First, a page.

While aerG1 is present in all three Microcystis aeruginosin synthetase clusters, aerG2, which displays high similarity to the 3′ end of aerG of Planktothrix agardhii NIVA-CYA 126-8, is unique in M. aeruginosa NIES-98 and completely absent in the M. aeruginosa PCC 7806 and NIES-843 aer loci. Downstream of aerG2 or aerG1, an ORF (orf1) is found in Microcystis strains coding for a 258-residue protein with similarity to oxidoreductases (CD, short chain dehydrogenase, PRK06172; E value of 8e−48). In M. aeruginosa PCC 7806 and NIES-843, orf1 is followed downstream by a gene coding for a complete NRPS module, aerM, consisting of condensation, adenylation, thiolation, and reduction domains. In M. aeruginosa NIES-98, a terminal thioesterase or reduction domain is absent as in Planktothrix agardhii NIVA CYA 126-8, but fragments of aerM that form a pseudogene are present (aerM′) (Fig. 4).
In the three Microcystis strains, an ORF (orf2) coding for a 202-residue protein with similarity to (putative) acetyltransferases of various organisms is found (CD, LbetaH, cd00208; E value of 0.001) downstream of aerM or aerM′, respectively. A corresponding gene is not present in Planktothrix agardhii NIVA-CYA 126-8, where downstream of aerG, two genes, aerH and aerI, that code for a dioxygenase and a glycosyltransferase, respectively, are present.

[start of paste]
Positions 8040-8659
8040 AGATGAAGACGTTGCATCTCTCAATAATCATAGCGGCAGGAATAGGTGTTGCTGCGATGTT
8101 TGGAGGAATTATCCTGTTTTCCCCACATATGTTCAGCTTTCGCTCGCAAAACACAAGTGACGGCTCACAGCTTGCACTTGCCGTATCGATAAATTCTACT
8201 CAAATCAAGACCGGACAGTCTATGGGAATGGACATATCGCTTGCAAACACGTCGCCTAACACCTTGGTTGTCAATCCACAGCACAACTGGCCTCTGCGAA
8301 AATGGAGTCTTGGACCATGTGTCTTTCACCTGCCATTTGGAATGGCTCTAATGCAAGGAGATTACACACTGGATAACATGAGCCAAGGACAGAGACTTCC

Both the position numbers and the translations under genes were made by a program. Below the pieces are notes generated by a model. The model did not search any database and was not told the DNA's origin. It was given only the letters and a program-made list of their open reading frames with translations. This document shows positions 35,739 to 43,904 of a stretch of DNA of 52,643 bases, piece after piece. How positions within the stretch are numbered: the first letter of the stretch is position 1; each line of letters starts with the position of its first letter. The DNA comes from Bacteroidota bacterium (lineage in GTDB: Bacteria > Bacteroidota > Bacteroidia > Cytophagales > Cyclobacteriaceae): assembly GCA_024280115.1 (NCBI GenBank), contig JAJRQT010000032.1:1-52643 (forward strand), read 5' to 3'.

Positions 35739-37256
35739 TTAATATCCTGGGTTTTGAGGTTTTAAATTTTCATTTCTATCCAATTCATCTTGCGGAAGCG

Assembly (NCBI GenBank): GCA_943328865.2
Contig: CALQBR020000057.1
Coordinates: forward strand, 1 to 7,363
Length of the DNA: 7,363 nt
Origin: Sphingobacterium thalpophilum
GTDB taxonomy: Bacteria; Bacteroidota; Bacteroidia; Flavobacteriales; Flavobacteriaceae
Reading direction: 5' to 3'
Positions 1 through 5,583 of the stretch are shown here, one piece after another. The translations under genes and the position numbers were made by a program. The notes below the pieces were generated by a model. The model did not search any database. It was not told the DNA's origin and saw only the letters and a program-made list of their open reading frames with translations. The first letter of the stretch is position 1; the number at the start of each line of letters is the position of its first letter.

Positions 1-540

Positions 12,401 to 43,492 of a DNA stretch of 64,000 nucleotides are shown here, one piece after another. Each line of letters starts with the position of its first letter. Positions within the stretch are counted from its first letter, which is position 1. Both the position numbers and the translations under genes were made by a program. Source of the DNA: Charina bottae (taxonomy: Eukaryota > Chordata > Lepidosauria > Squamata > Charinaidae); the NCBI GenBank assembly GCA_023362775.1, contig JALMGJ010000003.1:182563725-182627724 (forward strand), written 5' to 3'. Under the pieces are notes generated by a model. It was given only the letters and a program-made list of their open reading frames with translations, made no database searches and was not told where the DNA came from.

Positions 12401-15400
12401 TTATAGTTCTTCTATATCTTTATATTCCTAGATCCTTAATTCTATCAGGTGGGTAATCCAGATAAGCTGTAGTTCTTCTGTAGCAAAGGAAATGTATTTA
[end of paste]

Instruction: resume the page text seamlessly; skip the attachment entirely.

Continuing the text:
In all three Microcystis strains, a predicted protein of 664 amino acids is encoded at the 3′ end of the aeruginosin clusters, aerN. The presence of the Walker A and B and Q-loop motifs clearly suggests that these proteins are ABC transporters. Orthologous genes are present in other cyanobacterial NRPS/polyketide synthase clusters and were found to be essential for the synthesis of microcystins, for example (30).

Plasticity in the aer gene clusters and the putative aeruginosin biosynthesis pathways.